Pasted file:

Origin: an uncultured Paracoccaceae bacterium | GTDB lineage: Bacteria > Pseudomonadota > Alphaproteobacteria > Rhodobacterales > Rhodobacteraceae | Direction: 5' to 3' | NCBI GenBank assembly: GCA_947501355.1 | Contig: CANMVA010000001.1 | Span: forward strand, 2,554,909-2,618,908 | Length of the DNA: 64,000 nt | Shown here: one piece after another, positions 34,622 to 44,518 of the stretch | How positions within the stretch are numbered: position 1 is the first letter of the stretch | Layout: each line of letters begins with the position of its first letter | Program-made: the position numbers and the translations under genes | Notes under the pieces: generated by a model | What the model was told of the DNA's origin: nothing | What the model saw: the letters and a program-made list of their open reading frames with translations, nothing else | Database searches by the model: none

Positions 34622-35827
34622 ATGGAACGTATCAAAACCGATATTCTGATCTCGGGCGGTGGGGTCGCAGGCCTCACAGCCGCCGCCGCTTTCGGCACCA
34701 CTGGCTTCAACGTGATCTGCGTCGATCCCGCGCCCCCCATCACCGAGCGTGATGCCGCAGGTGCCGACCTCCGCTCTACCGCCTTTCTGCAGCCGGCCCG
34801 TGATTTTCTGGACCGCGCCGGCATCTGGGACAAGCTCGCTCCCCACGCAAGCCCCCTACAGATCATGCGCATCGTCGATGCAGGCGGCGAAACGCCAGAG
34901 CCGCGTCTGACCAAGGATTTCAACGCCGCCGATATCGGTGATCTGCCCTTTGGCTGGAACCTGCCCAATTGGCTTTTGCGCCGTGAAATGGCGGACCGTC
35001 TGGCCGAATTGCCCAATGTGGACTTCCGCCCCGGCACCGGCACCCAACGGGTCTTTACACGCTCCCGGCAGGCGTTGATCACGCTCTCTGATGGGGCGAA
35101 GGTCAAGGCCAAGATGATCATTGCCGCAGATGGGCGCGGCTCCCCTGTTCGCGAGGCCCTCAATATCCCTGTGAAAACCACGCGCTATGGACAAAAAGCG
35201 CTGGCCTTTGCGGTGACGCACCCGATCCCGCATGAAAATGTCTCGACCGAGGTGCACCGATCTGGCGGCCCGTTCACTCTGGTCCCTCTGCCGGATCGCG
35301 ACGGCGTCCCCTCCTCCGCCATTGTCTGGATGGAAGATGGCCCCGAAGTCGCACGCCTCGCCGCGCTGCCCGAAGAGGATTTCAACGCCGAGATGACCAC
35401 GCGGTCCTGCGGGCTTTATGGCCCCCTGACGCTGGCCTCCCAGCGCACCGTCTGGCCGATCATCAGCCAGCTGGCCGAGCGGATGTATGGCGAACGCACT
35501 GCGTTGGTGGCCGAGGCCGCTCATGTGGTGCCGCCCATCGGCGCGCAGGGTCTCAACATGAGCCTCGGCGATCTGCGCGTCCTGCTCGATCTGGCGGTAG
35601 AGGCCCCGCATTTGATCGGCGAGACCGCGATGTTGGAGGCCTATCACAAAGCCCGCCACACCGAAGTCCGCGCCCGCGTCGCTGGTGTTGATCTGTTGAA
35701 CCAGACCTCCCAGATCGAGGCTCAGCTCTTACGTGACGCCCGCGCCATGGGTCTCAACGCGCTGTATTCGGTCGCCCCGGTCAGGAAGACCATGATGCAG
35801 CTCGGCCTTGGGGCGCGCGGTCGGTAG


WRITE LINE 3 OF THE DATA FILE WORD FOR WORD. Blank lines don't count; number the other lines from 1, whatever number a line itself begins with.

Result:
34622 ATGGAACGTATCAAAACCGATATTCTGATCTCGGGCGGTGGGGTCGCAGGCCTCACAGCCGCCGCCGCTTTCGGCACCA